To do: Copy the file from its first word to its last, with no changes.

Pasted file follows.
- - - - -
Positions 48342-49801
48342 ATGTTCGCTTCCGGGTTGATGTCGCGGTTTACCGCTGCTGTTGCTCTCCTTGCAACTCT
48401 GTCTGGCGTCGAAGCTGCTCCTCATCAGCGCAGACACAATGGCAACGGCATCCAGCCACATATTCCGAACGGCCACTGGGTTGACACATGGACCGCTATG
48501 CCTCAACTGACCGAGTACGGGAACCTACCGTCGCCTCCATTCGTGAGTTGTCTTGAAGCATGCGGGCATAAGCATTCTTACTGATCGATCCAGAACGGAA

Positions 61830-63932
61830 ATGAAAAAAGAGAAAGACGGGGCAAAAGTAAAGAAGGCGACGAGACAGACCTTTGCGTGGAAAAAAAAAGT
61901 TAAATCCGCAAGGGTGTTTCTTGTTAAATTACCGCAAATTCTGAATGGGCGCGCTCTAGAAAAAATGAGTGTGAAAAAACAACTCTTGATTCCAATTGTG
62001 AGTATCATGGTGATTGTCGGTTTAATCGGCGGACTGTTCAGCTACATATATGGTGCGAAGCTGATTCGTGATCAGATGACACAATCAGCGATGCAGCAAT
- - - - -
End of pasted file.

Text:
Positions 48342-49801
48342 ATGTTCGCTTCCGGGTTGATGTCGCGGTTTACCGCTGCTGTTGCTCTCCTTGCAACTCT
48401 GTCTGGCGTCGAAGCTGCTCCTCATCAGCGCAGACACAATGGCAACGGCATCCAGCCACATATTCCGAACGGCCACTGGGTTGACACATGGACCGCTATG
48501 CCTCAACTGACCGAGTACGGGAACCTACCGTCGCCTCCATTCGTGAGTTGTCTTGAAGCATGCGGGCATAAGCATTCTTACTGATCGATCCAGAACGGAA

Positions 61830-63932
61830 ATGAAAAAAGAGAAAGACGGGGCAAAAGTAAAGAAGGCGACGAGACAGACCTTTGCGTGGAAAAAAAAAGT
61901 TAAATCCGCAAGGGTGTTTCTTGTTAAATTACCGCAAATTCTGAATGGGCGCGCTCTAGAAAAAATGAGTGTGAAAAAACAACTCTTGATTCCAATTGTG
62001 AGTATCATGGTGATTGTCGGTTTAATCGGCGGACTGTTCAGCTACATATATGGTGCGAAGCTGATTCGTGATCAGATGACACAATCAGCGATGCAGCAAT